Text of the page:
That said, competitiveness in global markets is necessary to foment this growth: “in LDCs, domestic demand alone would not foster increases in productivity. Levels of income are simply too low. Therefore, LDCs need to rely on trade to extend the market and drive increases in both agricultural and manufacturing productivity.” This will be further addressed in Part 2.

LDCs should incentivise farmers to grow genetically diverse crops

LDCs can take measures to incentivise farmers to grow sustainable crops while promoting technology take-up and economic growth. LDCs can distribute seeds of more resilient local varieties to ensure they are grown, and collect and conserve local varieties for seed banks. They also may continue promoting sustainable soil management and seed and fertiliser information via agricultural extension. Some other possible measures include:

Strengthening social protection systems

Smallholder farmers need to be supported in their investments because of the volatility of their incomes due to crop cycles, climate change, and shocks – this is even more important when thinking about risks of crop diversification. For farmers in LDCs to move beyond monoculture, there must first be social protection systems in place to ensure they are food secure and financially stable when small and large shocks hit. In Malawi, where 36% of farmers monocrop maize, the combination of maize and legumes is “is significantly associated with an increase in productivity and a reduction in crop income volatility.” Growing more than three crops does not significantly reduce crop income volatility, although in this case there are likely correlations between diversification and larger landholdings and higher wealth. However, if more farmers have access to resources to deal with diversification risks, there are potential direct economic as well as ecological benefits.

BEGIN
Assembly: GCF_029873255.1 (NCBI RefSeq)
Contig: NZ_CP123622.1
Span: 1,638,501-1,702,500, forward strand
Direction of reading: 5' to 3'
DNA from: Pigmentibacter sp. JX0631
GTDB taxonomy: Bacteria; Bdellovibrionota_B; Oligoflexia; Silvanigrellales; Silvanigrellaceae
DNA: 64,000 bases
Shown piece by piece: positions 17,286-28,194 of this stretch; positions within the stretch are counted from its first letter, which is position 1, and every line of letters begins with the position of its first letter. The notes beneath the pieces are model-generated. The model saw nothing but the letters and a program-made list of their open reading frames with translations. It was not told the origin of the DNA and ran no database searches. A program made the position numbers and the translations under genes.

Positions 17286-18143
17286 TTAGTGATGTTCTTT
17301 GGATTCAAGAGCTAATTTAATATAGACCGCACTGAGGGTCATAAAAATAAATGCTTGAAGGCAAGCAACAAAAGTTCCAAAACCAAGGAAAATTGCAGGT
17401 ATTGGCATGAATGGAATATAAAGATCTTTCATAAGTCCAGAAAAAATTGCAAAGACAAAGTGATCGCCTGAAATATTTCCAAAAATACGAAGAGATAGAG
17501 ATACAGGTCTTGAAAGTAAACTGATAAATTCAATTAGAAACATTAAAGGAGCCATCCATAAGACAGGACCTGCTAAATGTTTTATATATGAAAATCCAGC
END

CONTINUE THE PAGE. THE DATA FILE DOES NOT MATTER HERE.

This UNCTAD report on food supply chains during the COVID-19 pandemic states: “resilience becomes central to the transition towards sustainable agriculture, and must be addressed in both natural and human dimension.” Social protection will remain key not only throughout the pandemic, but during the climate change-related shocks to come.

Subsidising and otherwise promoting genetically diverse crops